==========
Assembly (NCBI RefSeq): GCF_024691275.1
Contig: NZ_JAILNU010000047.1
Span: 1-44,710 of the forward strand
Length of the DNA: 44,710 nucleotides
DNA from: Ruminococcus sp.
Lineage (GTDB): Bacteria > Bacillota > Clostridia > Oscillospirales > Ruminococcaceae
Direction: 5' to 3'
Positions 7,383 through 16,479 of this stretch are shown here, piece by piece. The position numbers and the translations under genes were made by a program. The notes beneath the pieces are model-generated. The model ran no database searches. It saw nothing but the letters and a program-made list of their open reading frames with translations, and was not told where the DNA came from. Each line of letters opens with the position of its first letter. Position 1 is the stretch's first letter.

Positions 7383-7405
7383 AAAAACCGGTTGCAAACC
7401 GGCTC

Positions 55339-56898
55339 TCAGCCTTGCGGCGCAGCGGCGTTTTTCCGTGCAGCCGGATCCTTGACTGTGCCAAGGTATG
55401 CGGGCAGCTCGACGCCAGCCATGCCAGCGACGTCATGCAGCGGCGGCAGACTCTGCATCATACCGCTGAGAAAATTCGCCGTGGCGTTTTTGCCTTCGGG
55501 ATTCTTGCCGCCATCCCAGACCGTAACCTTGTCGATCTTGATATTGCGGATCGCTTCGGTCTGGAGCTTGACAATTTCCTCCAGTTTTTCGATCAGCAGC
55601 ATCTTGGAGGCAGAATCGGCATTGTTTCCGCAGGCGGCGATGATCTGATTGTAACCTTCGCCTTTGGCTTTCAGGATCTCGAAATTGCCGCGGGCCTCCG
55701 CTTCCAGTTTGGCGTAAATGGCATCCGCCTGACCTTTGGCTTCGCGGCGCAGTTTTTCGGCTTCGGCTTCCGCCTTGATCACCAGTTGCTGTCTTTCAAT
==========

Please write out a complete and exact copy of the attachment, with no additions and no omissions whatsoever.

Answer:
Assembly (NCBI RefSeq): GCF_024691275.1
Contig: NZ_JAILNU010000047.1
Span: 1-44,710 of the forward strand
Length of the DNA: 44,710 nucleotides
DNA from: Ruminococcus sp.
Lineage (GTDB): Bacteria > Bacillota > Clostridia > Oscillospirales > Ruminococcaceae
Direction: 5' to 3'
Positions 7,383 through 16,479 of this stretch are shown here, piece by piece. The position numbers and the translations under genes were made by a program. The notes beneath the pieces are model-generated. The model ran no database searches. It saw nothing but the letters and a program-made list of their open reading frames with translations, and was not told where the DNA came from. Each line of letters opens with the position of its first letter. Position 1 is the stretch's first letter.

Positions 7383-7405
7383 AAAAACCGGTTGCAAACC
7401 GGCTC

Positions 55339-56898
55339 TCAGCCTTGCGGCGCAGCGGCGTTTTTCCGTGCAGCCGGATCCTTGACTGTGCCAAGGTATG
55401 CGGGCAGCTCGACGCCAGCCATGCCAGCGACGTCATGCAGCGGCGGCAGACTCTGCATCATACCGCTGAGAAAATTCGCCGTGGCGTTTTTGCCTTCGGG
55501 ATTCTTGCCGCCATCCCAGACCGTAACCTTGTCGATCTTGATATTGCGGATCGCTTCGGTCTGGAGCTTGACAATTTCCTCCAGTTTTTCGATCAGCAGC
55601 ATCTTGGAGGCAGAATCGGCATTGTTTCCGCAGGCGGCGATGATCTGATTGTAACCTTCGCCTTTGGCTTTCAGGATCTCGAAATTGCCGCGGGCCTCCG
55701 CTTCCAGTTTGGCGTAAATGGCATCCGCCTGACCTTTGGCTTCGCGGCGCAGTTTTTCGGCTTCGGCTTCCGCCTTGATCACCAGTTGCTGTCTTTCAAT